Why Chase Bank buyout deal worries existing depositors
By Otiato Guguyu | July 17th 2018
NAIROBI, KENYA: When Chase Bank depositors wake up on Monday August 20, they will be able to walk into a State Bank of Mauritius (SBM) counter and draw part of their money that has been locked away since April 2016.
While this move is a welcome relief, they will only be able to get a fraction of the money. This is because the deal offers them access to only 37.5 per cent of the money they had at ChaseBank.
“The Chase Bank story is being told saying that only 75 per cent is coming back to depositors, the rest is in essence gone. Of that (75 per cent) only half or 37.7 of original amount is what is available on August 20,” a source told Financial Standard.
Under the deal with SBM, the Central Bank of Kenya (CBK) agreed that about 180,000 new customers who deposited money into Chase Bank after it was placed under receivership will have full access to their Sh5.9 billion.
The rest of the 3,100 customers whose money was stuck with the ailing lender will have access up to a quarter of the cash or Sh14.25 billion which will be deposited in a current account.
Another Sh14.25 billion will be put in a savings account earning an interest of seven per cent, which can either be withdrawn or saved up with the Mauritius lender after three years.
The rest of the Sh28.5 billion will be set aside as a term deposit attracting seven per cent interest, and will be paid to the customers for a period of three years in tranches of Sh9.5 billion each.
The other 25 per cent stuck in Chase Bank may all be lost for all intents and purposes.
CBK Governor Patrick Njoroge told Chase Bank depositors last year that the regulator will pursue the assets of the owners in several small cases to recover value and get the remainder of their cash.
He said they had taken the time to collect watertight forensic evidence but would not file an omnibus case but rather small cases which would deliver maximum results without risking the whole fraud case over technicalities.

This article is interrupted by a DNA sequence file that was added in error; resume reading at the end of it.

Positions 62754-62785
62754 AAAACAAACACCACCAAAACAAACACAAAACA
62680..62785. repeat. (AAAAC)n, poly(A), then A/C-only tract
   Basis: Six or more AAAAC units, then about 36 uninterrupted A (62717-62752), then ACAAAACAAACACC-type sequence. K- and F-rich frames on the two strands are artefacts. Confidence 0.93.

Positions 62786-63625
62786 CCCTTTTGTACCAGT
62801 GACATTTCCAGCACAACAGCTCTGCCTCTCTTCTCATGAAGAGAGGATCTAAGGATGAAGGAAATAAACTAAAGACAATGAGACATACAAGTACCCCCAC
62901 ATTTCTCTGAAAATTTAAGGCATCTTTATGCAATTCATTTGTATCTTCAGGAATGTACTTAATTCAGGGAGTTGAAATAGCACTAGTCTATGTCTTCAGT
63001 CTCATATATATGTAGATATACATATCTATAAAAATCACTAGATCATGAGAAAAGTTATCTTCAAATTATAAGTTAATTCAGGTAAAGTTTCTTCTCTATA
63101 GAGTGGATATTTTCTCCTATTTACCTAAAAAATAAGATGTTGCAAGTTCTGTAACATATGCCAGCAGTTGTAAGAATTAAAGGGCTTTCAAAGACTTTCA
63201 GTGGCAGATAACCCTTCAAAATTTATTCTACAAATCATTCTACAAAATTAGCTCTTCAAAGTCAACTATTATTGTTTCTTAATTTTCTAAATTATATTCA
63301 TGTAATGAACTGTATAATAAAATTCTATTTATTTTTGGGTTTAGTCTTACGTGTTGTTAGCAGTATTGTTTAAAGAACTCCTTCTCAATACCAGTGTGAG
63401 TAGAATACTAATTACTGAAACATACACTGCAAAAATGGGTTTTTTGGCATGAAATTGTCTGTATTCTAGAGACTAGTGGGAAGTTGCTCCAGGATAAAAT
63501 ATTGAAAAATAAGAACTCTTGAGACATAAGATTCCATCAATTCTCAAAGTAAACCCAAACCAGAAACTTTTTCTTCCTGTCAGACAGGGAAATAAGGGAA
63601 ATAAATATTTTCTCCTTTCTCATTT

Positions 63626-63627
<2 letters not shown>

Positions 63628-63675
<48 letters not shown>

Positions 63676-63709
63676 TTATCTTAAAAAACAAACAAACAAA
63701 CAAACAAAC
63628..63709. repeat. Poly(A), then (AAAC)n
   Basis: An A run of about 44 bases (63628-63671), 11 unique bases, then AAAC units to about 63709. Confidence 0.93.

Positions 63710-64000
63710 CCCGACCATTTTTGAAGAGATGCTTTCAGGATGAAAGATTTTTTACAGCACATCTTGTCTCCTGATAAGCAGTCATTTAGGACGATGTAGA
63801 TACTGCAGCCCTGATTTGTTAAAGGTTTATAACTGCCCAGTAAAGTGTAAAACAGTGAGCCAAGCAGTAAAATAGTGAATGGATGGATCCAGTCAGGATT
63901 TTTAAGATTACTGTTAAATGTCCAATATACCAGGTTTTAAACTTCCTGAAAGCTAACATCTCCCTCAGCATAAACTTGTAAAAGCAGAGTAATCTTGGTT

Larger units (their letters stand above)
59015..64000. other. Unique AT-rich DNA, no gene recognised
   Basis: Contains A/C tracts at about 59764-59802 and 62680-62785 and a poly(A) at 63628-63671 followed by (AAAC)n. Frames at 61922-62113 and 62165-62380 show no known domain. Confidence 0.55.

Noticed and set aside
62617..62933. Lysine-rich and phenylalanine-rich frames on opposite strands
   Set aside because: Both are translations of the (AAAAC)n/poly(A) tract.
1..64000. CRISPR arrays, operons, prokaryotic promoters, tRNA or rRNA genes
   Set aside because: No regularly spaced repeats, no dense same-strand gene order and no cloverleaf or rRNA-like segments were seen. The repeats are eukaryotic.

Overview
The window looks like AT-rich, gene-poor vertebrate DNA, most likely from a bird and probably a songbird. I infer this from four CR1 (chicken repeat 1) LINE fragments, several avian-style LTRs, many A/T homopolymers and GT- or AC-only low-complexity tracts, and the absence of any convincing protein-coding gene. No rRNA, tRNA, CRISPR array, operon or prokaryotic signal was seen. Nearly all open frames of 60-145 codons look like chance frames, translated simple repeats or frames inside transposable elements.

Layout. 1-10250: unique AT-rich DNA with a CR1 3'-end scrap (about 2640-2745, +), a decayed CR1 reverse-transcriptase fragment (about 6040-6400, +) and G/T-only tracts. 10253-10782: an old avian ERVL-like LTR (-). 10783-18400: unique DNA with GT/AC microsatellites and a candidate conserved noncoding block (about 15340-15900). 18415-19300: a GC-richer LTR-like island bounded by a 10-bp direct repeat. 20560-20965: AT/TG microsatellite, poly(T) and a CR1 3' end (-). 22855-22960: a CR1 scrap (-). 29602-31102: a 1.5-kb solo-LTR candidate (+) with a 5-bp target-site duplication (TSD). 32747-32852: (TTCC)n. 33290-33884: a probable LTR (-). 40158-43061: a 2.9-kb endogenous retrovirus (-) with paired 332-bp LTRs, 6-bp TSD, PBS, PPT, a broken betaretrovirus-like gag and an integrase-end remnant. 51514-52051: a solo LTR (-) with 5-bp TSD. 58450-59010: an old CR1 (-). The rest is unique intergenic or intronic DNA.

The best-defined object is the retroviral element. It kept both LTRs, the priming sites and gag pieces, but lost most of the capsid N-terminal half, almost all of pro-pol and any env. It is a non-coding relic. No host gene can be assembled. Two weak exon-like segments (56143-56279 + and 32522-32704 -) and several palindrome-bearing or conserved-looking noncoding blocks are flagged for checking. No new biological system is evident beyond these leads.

He, however, admitted that during the receivership, Kenya Deposit Insurance Corporation (KDIC) had not essentially been able to ensure clients pay their loans due which would have enabled the depositors to access more cash. “During the receivership, some people stopped servicing their loans. Large borrowers who had large deposits in the bank decided to stop making payments, which led to Sh20 billion of the Sh35 billion going into negative equity,” said Dr Njoroge.
This means that the un-serviced loans left with the troubled lender would be way higher than the Sh19 billion previously estimated, leaving CBK and KDIC with a daunting task of following up on the defaulters.
Half of Chase Bank customers stopped paying their home loans when the bank was put under receivership in 2016, according to CBK data, where out of the Sh7.5 billion worth of mortgage assets held by the lender, Sh4.5 billion was non-performing.
This makes up a quarter of the total loans that were abandoned when the bank was momentarily closed and later partially opened as borrowers took advantage of the lender’s woes.